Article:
Welcome to AA Fitness! This is a Health and Fitness Blog for
ALL ages. Enjoy all the material I have to share with you. My
philosopy and expertise is in Kinesiology, and comes with a
decade of education and experience. I am an educator, trainer,
coach, student, athlete, and client to fitness!!! Join the journey
and let's have some fun! -Andrew Ames

Thursday, November 04, 2010

The Karvonen Formula (Target Heart Rate)

Created by Finnish professor Dr. Karvonen, this formula is the most customized for YOU.   With submaximal intensity, the value of your heart rate (HR) correlates directly with the intensity of the load (work).   The Karvonen formula calculates the minimum and maximum HR for an effective aerobic training workout.   The Target Training Range should be between 70% and 85% of your Heart Rate Reserve (HRR).
How to find your Target Heart Rate (THR)
1st: Find your Resting Heart Rate (RHR): Have a watch by your bed, ready to go.   After you wake up in the morning, before getting out of bed, check your pulse for one minute.   You can take this RHR over the course of 3 mornings, if you want an even more accurate RHR number.   An individual’s RHR varies. A healthy resting heart rate lies between 60 and 90 BPM (beats per minute). If your resting heart rate is above 90 beats per minute for all three mornings, you should consult your physician. You may have a heart condition called tachycardia.  Similarly, a dangerously low heart rate (below 60 if you are inactive and below 40 if you are an athlete in training) accompanied by weakness, lethargy and fainting can be a symptom of bradycardia, which requires immediate medical attention.   A consistently irregular heart beat that skips beats or speeds up periodically is also cause for concern. While the occasional fluctuation is no serious matter, if you take your pulse for a full minute and notice irregularities, you should bring this to the attention of your physician.

How can I check for my pulse?
Your pulse can be felt at any point on your body where your veins and arteries run close to the surface of your skin. The most popular pulse point can be found on the carotid artery, which runs along the left side of your neck. You can find the carotid artery just below the leftmost point of your jaw bone, next to the tendon in your neck.
*BE SURE to use the correct fingers:  You should not use your thumb to measure your heart rate because your thumb has its own strong pulse that can interfere with the pulse you are trying to measure. Instead, use your index and middle finger to press on the artery. It doesn’t matter if you use your left or right hand.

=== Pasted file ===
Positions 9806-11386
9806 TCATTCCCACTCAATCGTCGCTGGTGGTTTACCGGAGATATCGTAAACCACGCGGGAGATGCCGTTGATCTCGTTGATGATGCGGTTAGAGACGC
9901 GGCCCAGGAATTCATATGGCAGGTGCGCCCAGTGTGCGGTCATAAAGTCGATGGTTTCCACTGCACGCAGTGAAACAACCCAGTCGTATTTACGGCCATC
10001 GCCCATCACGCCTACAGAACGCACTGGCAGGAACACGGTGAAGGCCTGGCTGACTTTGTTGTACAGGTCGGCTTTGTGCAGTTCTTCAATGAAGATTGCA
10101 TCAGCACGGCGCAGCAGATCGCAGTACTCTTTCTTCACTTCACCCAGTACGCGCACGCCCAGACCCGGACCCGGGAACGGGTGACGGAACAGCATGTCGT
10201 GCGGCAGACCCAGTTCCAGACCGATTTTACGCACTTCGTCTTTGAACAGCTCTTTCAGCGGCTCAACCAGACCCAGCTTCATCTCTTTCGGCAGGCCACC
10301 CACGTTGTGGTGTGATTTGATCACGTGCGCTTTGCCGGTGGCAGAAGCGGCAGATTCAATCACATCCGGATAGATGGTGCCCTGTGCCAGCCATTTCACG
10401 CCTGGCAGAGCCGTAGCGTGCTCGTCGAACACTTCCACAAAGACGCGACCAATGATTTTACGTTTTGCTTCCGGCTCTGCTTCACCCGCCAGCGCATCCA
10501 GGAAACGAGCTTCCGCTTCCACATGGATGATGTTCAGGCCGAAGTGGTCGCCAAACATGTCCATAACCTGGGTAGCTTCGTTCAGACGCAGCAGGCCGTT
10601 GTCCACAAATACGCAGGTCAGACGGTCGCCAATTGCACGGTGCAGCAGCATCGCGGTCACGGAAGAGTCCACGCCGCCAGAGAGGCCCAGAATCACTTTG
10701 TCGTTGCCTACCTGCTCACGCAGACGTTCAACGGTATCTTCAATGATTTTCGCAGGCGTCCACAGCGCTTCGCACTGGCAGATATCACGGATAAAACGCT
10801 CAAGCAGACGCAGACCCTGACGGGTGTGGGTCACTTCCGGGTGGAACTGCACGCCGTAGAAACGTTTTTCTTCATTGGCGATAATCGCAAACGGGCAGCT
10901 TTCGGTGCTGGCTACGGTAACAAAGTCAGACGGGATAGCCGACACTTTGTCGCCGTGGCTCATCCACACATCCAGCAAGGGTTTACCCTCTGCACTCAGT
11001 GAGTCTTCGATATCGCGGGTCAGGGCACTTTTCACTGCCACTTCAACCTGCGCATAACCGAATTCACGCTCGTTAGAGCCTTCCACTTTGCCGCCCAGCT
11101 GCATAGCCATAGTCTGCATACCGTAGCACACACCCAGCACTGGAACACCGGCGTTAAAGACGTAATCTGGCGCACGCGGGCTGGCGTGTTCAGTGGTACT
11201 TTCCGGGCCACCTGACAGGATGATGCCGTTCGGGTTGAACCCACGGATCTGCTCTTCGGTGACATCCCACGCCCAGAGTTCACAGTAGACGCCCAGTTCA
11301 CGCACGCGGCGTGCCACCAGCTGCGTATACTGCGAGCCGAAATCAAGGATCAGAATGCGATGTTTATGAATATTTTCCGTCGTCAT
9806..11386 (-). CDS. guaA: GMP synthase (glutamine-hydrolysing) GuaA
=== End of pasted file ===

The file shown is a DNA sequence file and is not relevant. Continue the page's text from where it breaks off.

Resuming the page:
Karvonen Formula: Put your math skills to the test!!!
1) MHR (Maximum Heart Rate) =220 -subtract- Age.
2) HRR (Heart Rate Reserve) = MHR  -subtract- RHR (Resting Heart Rate)
3) THR (minimum) = HRR *multiply* TI%(min. Training Intensity) +add+ RHR
4) THR (maximum)= HRR   *multiply* TI% (max.) +add+ RHR

This will give you your Target Heart Rate (THR) minimum and maximum.   You should try to stay in between these numbers, depending on your goal {(fat burning (lower range) or cardiovascular training (higher range)}.   My next blog will give you SCIENTIFIC information about the Fat Burning Zone.  It is called that for a reason. J

 4 Training Intensities (TI%)


1) Objective: Weight loss & special populations    
Population:Sedentary, Obese, Overweight,Cardio Development, Hypertensive, Diabetic, Cardiac

­­­­­­­­­­­­­­­­­­­­­­­­­2) Objective: Weight loss, Cardio Capacity                  
Percentage: 50-75%                                                           
Population: Active

3) Objective:Cardio Capacity                                          
Population: Trained Individual

4) Objective: With Trained Professional                         
Percentage: 90-100%                                                   
Population: Athlete

Here is an example for an individual who is 35 years old:

* RHR over 3 mornings
Morning 1) 69 bpm(beats per minute)
Morning 2) 71 bpm
Morning 3) 70 bpm
Average: (69+71+70) /divided by/ 3 = 70 bpm

1) MHR = 220 – 35 = 185bpm
2) HRR = 185 – 75 = 115bpm
3) THR (minimum) = (0,7 x 115) + 70  = 150 bpm
4) THR (maximum) = (0,85 x 115) + 70 = 167 bpm

RHR= 70bpm
THR(min)= 150bpm

*A non-scientific approach that is sometimes used, and if you do not have the ability to check your heart rate, although I STRONGLY recommend you do, the TALK TEST, is another method to help find what zone you are in.   I like to use the A-B-C’s.  In one breath, I find out how many letters I can say, with at normal pace.  If I reach up to Q-R-S, I’m usually in a lower zone. :)

Added Definitions
*Intensity of the load (work being done)- This is defined as intensity as the percentage of maximum load that is being used.(ex. a 75% load would be, if you can use 100 lbs maximum,  lifting 75 pounds)
*Submaximal intensity- This means not at maximum intensity
*Tachycardia- Heart rate is controlled by electrical signals sent across heart tissues. Tachycardia occurs when an abnormality in the heart produces rapid electrical signals.
*Bradycardia- Bradycardia can be a serious problem if the heart doesn't pump enough oxygen-rich blood to the body. For some people, however, bradycardia doesn't cause symptoms or complications.

Next Topic:   The Fat Burning Zone…

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